[Openmcl-devel] The case for UTF-16

Gary Byers gb at clozure.com
Fri Apr 20 00:06:32 PDT 2007

On Fri, 20 Apr 2007, Takehiko Abe wrote:

> About an year ago (2006-03-21) I advocated the use of UTF-16 for
> openmcl string implementation. I still believe that it is a better
> choice than UTF-32.
> The advantages of UTF-16 over UTF-32 are:
>  A. It requires 50% less memory
>  B. Other libraries of interest use UTF-16.
>     e.g. ICU and Mac OSX

The obvious disadvantage is that there are characters whose codes
can't be represented in 16 bits.  You can pretend that the elements
of a surrogate pair are "characters", but there's no way to refer
to the character whose code is encoded by a UTF-16 surrogate pair.

I think that the thing that makes using UTF-16 awwkard isn't
the fact that OpenMCL doesn't use it natively/internally so much
as the fact that there aren't things like WITH-UTF-16-STRINGS (analogous
to WITH-CSTRS).  If it did use UTF-16 internally, those things would
still need to be there; there's low-level support for them 
(CHARACTER-ENCODINGs know how to endode to/decode from foreign memory),
but there isn't yet a sane/reasonable interface.

libiconv (the GNU conversion library) assumes that the native/internal
representation of a character is 32 bits wide.  To use libiconv
effectively and conveniently from OpenMCL, it'd be helpful to have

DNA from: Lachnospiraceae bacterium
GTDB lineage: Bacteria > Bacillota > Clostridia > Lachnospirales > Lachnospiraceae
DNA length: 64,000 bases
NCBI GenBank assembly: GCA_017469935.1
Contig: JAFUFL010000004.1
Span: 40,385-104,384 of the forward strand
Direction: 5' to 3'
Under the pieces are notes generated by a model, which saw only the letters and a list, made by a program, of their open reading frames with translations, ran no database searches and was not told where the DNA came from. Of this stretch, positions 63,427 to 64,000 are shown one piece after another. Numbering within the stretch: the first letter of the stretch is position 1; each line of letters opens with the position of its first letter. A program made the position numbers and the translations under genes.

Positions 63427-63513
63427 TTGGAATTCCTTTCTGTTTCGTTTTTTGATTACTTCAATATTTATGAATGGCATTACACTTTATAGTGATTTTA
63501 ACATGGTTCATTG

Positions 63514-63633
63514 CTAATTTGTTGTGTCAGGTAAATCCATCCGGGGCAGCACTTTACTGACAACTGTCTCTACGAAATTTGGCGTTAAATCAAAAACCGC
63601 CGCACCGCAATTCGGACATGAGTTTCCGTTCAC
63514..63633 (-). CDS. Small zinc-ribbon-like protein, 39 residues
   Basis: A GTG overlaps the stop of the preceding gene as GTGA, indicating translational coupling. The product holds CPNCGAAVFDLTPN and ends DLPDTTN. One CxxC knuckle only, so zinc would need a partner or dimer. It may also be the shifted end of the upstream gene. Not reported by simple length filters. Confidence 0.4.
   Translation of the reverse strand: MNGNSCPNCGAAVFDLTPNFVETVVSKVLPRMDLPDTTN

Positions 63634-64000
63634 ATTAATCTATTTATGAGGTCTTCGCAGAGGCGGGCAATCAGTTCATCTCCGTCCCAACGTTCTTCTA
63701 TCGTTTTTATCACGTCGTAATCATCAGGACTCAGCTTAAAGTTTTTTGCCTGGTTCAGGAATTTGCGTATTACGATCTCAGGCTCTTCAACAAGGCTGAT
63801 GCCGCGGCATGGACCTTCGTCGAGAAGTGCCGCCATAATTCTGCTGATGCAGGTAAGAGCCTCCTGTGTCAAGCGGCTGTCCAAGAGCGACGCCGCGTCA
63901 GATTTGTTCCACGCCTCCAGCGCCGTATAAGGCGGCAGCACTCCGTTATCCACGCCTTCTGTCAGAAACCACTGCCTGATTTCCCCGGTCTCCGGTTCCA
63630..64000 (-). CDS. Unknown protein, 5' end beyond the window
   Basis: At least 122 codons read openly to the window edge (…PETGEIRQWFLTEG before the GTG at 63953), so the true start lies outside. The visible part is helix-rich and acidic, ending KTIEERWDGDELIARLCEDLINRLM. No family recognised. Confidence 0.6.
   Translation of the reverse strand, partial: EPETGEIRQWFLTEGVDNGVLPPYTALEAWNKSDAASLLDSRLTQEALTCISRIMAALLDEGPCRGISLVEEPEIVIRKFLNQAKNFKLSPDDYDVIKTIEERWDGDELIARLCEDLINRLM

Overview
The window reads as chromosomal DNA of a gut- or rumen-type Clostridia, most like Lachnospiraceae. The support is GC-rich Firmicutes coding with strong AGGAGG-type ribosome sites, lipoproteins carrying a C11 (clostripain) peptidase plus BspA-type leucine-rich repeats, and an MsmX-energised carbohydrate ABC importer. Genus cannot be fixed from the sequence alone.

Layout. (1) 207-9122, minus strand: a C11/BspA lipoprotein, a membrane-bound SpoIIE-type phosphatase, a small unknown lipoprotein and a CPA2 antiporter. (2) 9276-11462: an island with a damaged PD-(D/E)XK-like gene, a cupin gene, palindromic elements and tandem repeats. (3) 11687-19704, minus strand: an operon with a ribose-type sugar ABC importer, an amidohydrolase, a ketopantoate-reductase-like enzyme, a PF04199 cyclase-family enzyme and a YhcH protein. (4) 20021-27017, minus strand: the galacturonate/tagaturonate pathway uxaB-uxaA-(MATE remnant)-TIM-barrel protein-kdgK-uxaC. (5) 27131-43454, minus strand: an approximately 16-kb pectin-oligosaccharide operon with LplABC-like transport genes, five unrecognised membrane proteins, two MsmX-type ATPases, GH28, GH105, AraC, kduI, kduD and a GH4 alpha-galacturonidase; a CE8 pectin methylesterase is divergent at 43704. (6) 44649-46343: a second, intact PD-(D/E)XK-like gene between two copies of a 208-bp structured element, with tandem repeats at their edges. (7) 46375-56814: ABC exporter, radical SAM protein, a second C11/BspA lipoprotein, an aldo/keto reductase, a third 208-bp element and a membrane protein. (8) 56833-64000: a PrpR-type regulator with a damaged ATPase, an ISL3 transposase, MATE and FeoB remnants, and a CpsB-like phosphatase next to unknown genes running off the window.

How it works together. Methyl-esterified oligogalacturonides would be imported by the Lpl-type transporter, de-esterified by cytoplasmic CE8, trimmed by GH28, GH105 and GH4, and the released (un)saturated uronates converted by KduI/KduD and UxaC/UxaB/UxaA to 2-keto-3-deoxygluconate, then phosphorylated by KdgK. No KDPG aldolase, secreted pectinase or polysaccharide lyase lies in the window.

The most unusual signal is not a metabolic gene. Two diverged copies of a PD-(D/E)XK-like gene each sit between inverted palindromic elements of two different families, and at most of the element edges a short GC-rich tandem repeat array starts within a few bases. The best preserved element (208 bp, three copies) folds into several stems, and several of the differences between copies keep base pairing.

a bunch of things like WITH-UTF-32-STRINGs.

The fact that some libraries use a 16-bit encoding and other libraries
use 32-bit encodings doesn't seem to be a compelling reason for OpenMCL
to favor either a 16-bit or a 32-bit internal representation.  I agree,
though, that there needs to be higher-level support for passing things
back and forth to foreign code.

> The drawback is that with UTF-16 we need to treat surrogates as legit
> lisp character objects (e.g. #\U+D800). This is not clean but I think
> the harm it can cause is small and avoidable with relative
> ease. (worse is better...?)
> Now let me refer to sources with higher credit than myself.
> Unicode.org practically recommends UTF-16.
> 1. The Unicode Standard 4.0 Chapter 2.5 Encoding Forms:
>  <http://www.unicode.org/versions/Unicode4.0.0/ch02.pdf>
> | The performance of UTF-32 as a processing code may actually be
> | worse than UTF-16 for the same data, because the additional
> | memory overhead means that cache limits will be exceeded more
> | often and memory paging will occur more frequently. For systems
> | with processor designs that have penalties for 16-bit aligned
> | access, but with very large memories, this effect may be less.

UTF-16 is (technically) a variable-width encoding.  An interesting
subset of it - UCS-2 - covers what's known as the "Basic Multilingual
Plane" in a fixed-width format (surrogate pairs aren't needed or
used; IIRC, it defines around 48,000 characters - about half the
number defined in Unicode 5.0.)  These ~48K characters are certainly
"interesting" (generally useful); the BMP is sometimes described
as containing characters for almost all modern languages.

I believe that it's the case that up until version 3.0 of the standard
(1999), Unicode didn't define anything outside the BMP (so a Unicode
code point was essentially a 16-bit entity.)  That has changed in the
last few versions, but I believe that there are still some language
environments (including some lisp implementations) where CHAR-CODE-LIMIT
or the moral equivalent thereof is a 16-bit number.

If it's agreed (I certainly hope it is ...) that it's not really